A group of Hindus are so taken aback by how yoga is practiced in the U.S., that they have launched a “Take Back Yoga” campaign to address the disconnect between its roots and what is really taking place on our mats today. To which we have one request: While you’re at it, can you take back crunches and other ab exercises from yoga class too?
Is it just me or does a yoga teacher commanding us to do 100 bicycles, scissor kicks or Pilates-type ab work seem out of place when we’re trying to get our zen on? According to our own very scientific poll here at Blisstree (with all three writers), it does.
Somehow moving from a graceful flowing vinyasa where we are exploring our bodies and emptying our minds to being instructed that we need to get ready for bikini season by working off those “love handles” seems, well, un-yogic. So, when I read about the Hindu American Foundation who wants to “take back yoga”, I have to applaud in some ways.
The whole fashionista, look-at-me scene at some yoga studios has to annoy them. As must seeing a round of push-ups thrown after every downward dog. And yogis who talk during class, let their cell phones ring and try to out-do one another in headstand must just push them right over the edge.
The way they see it, there is a fundamental disconnect between yoga and Hinduism. A lack of continuity between the roots of yoga and what’s taking place on mats around the country today. And while some will argue that yoga doesn’t belong to anyone and we are free to practice it however we damn well please (Namaste), others will say by focusing on only the physical aspects of it, we are missing out.
Sheetal Shah, senior director at the foundation, told NPR that the group started the campaign when they noticed that while “Vedic,” “tantric” and many other words appeared regularly in yoga magazines, the word “Hindu” was never mentioned. So, the foundation called up one of the country’s most popular magazines (Yoga Journal?) to ask why.
They said the word ‘Hinduism’ has a lot of baggage. And we were like, ‘Excuse me?’
Shah went on to say that some Americans just get it wrong with they think of Hinduism, because, to them, they think of “multiple gods, with multiple heads and multiple arms. Colorful [and] ritualistic.”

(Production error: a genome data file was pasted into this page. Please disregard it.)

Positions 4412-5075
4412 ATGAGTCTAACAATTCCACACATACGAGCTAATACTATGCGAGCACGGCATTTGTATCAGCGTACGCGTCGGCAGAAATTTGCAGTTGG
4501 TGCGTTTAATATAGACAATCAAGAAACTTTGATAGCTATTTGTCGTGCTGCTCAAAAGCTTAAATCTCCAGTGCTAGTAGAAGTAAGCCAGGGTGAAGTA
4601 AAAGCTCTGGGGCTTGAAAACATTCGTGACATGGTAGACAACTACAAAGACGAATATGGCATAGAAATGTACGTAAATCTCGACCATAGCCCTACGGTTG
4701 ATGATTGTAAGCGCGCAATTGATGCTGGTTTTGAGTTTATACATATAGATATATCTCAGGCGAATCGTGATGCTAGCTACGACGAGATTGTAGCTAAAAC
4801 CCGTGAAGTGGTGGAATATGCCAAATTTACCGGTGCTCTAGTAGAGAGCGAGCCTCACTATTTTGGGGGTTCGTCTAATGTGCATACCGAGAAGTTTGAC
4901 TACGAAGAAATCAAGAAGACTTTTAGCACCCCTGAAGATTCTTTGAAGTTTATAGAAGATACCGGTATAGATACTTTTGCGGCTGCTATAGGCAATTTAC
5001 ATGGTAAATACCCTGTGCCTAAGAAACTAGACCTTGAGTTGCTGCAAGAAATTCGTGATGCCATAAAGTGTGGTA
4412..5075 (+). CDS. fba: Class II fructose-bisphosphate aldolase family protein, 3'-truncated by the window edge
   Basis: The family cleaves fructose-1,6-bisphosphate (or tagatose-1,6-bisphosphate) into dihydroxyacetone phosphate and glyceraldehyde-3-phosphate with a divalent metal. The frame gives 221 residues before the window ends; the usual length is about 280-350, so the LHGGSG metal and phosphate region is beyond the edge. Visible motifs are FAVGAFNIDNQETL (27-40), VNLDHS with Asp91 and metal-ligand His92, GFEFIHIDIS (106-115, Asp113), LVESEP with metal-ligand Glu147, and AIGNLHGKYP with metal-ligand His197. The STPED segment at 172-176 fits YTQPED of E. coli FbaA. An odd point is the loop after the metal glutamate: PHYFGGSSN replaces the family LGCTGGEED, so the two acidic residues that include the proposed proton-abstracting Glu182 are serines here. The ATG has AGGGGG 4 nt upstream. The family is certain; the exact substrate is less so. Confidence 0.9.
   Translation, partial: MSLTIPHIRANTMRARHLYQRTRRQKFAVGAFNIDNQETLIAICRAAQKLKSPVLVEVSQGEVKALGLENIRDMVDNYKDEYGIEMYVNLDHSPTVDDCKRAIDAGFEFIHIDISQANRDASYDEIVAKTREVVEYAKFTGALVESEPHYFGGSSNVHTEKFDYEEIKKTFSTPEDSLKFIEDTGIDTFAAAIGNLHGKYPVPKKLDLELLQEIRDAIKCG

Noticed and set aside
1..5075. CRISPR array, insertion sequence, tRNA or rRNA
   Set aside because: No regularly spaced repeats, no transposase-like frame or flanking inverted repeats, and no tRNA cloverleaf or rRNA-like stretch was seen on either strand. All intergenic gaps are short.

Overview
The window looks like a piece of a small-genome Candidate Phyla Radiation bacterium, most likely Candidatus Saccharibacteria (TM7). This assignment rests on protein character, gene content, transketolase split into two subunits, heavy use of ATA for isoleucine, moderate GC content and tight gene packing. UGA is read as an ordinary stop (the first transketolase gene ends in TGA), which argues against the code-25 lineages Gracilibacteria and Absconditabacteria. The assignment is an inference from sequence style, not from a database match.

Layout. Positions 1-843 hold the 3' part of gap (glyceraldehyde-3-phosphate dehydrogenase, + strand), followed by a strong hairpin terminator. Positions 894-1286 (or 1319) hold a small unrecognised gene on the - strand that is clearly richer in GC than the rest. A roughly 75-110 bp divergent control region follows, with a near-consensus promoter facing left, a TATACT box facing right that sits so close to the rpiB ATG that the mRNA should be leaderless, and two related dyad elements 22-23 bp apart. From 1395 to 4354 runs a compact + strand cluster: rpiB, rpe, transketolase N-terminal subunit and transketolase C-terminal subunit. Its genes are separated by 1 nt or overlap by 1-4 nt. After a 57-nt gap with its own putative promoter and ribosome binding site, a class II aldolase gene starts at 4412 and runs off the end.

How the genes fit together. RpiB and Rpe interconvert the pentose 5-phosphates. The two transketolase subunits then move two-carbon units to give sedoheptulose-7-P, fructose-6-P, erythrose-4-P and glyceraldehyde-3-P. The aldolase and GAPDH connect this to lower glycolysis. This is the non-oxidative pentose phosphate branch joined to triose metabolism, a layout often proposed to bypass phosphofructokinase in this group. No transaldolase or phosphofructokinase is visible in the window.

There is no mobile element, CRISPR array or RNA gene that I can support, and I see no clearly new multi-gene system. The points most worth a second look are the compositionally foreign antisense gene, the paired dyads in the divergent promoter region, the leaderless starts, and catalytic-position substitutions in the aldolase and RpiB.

As part of the “Take Back Yoga” campaign, the Hindu American Foundation is hoping for broader acknowledgment that yoga has Hindu philosophical roots, while also emphasizing that it is universal and appropriate for everyone, according to Shah.
What we’re trying to say is that the holistic practice of yoga goes beyond just a couple of asanas [postures] on a mat. It is a lifestyle, and it’s a philosophy. How do you lead your life in terms of truthfulness? And nonviolence? And purity? The lifestyle aspect of yoga has been lost.
And as much as I want to stand up and say, to each yogi her own, I do see their point.
For example, how many times have you been driving out of the yoga studio parking lot and encountered a fellow yogi who was in such a hurry to get on with the next thing on her to-do list that she almost took you out? Maybe that was just me, but it happened. As did seeing fellow yogis go home and post gossip or negative things on Facebook and hearing about some of the unscrupulous, unethical practices of others. Not that any of us are perfect by any means, but it does seem like yoga often ends the moment we roll up our sweaty mats.
It’s not that yoga is–or should be–a religious experience (although it certainly can be for some), it’s that the spiritual component does seem to get lost at times. If yoga truly means “union” then it seems taking that unity and applying it to all aspects of our lives should be the goal.
One yoga teacher, Alison West, agrees and says yoga should be accessible to Jews, Christians, atheists and others who feel no affinity with Hindu spiritual traditions. All people, she says, should feel free to use yoga for personal satisfaction or emotional and mental awakening.
The genius of yoga, is that it’s accessible to all. It’s very important to not overstress the Hindu origins of yoga. And at the same time, nobody should dismiss the vast importance that Hinduism has played in the evolution of yoga over the centuries.
Agreed. Now if we could just get rid of those crunches during class…
What do you think?